I recently went on the Planting Steps walk organised by the Landscape Institute and Siobhan Davies Dance studios, led by Johanna Gibbons and Paul Lincoln, to look at green infrastructure along the way from City Hall to Elephant and Castle via Bermondsey. The walk was part of Siobhan Davies Human-Nature series exploring the dynamics of the relationship between people and plants, and part of London Festival of Architecture 2014.
First stop was Potters Field on the doorstep of City Hall and More London. Designed by Gross Max and planting by Piet Oudolf, it’s an interesting example of a park with ‘new perennial’ planting. The planting was yet to reach its peak (Echinaceas were not fully open yet) so the overall effect was green with blotches of purple and magenta from low-growing Stachys or similar. Gibbons pointed out the beautiful landscaping materials for us: paths made of narrow terracotta bricks (a reference to the pottery past), broken granite kerb-lines to allow surface run-off into planting beds, and the café that’s built of scorched larch, a treatment to protect the timber, that give it a charred and tactile look.
Stepping out of Potter’s Fields, right opposite us on Tooley Street was a green wall on the side of an apartment block, planted with ferns and other shade-tolerant plants, accompanied by lots of Pelargoniums in pots above. This apparently was the work of ‘Team London Bridge’, who invest in green infrastructure in their business improvement district. Around the corner we found a very clever little park benefiting the residents of St Olaves estate, designed by J & L Gibbons. Here, the park that used to be cut off from the estate and More London area, has been connected to its surroundings and as a consequence has much more use. The new planting beds were all sunken to collect rainwater, and planted with wetland plants such as Filipendula, Eupatorium, Persicaria and Lythrum. A fun detail in the park was poems carved into stone slabs and then cut and distributed around the park to give a challenge to the children from the nearby primary school to put it all back together and find the hidden message. All this has made the flats more desirable to live in.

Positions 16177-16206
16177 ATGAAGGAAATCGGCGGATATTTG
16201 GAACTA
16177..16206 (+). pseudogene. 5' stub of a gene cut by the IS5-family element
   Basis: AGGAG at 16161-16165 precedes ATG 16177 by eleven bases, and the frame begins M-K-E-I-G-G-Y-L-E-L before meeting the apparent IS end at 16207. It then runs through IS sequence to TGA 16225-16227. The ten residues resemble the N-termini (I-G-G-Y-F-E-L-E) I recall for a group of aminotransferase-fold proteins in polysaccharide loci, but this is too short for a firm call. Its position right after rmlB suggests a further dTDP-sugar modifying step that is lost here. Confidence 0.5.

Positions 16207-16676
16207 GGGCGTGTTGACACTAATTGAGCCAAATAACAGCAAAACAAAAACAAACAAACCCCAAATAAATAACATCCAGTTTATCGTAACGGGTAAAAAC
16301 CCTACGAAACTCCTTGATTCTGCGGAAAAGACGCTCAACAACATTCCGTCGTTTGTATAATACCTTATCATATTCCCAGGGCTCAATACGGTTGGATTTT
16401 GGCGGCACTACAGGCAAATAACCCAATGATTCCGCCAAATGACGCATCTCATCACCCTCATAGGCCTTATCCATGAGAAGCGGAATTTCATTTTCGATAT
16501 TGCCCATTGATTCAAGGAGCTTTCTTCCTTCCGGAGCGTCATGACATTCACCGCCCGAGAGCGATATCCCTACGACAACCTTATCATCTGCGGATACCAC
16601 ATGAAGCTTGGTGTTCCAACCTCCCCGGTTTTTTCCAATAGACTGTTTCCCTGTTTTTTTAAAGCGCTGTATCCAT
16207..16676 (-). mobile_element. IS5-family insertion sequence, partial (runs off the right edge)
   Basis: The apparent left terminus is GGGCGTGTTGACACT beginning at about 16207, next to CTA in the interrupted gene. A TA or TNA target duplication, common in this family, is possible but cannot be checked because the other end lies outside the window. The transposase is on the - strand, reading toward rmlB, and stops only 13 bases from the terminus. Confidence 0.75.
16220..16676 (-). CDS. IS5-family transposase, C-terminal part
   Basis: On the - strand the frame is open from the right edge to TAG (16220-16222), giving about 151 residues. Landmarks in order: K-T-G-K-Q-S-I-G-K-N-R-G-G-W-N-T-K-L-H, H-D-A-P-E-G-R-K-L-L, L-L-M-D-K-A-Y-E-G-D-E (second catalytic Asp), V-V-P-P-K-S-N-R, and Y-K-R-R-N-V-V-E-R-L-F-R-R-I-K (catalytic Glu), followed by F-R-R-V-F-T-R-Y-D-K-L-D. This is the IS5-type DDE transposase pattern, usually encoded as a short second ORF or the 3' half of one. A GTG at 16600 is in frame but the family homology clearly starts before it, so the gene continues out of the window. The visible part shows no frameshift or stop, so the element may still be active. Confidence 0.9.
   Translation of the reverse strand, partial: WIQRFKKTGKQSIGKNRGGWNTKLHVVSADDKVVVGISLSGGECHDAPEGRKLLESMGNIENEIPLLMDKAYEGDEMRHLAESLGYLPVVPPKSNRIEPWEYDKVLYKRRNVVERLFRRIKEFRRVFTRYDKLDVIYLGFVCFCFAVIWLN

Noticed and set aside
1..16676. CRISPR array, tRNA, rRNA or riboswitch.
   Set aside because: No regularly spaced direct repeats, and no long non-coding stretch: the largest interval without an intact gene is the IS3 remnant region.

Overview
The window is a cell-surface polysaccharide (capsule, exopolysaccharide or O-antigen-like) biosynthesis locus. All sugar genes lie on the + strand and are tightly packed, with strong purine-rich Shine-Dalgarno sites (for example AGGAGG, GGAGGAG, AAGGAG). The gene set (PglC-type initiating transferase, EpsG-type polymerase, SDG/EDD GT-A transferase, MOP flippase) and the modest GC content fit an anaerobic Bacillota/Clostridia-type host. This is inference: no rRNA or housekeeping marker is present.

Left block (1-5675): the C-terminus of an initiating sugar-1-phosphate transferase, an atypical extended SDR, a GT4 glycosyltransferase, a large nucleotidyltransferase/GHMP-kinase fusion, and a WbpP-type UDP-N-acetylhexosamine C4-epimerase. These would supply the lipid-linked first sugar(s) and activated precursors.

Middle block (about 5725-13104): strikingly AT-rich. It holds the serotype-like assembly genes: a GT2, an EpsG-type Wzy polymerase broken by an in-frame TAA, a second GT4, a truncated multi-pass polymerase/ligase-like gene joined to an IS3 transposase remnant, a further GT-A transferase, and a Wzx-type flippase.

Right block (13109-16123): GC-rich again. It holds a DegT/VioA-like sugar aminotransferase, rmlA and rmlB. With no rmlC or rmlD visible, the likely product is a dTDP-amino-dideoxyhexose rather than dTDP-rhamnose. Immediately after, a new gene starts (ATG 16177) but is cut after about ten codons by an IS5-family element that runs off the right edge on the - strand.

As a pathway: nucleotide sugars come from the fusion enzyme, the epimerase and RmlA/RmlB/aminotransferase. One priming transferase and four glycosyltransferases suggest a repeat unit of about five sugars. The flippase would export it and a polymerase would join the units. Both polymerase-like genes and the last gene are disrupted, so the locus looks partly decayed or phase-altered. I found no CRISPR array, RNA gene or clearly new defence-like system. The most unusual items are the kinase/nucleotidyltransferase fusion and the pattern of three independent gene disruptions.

We continued to Bermondsey Street through Brunswick Court past the White’s Grounds Skate Park under railway arches. Bermondsey Street was a lovely revelation. I have lived nearby for 10 years and this was my first time there. It won’t be the last! The street is rather narrow (I bumped painfully into a bollard on the narrow pavement) and doesn’t have much space for greenery, but we came to a small park that opens it out in-between the White Cube and The Fashion and Textile Museum. This was Tanner Street Park, improved by Southwark Council using Section 106 funding. For years, it had no frontage to Bermondsey Street. Now some of the railings have been removed and a wide and attractive entrance area has been created, that also accommodates a terrace for the Vietnamese café across the road.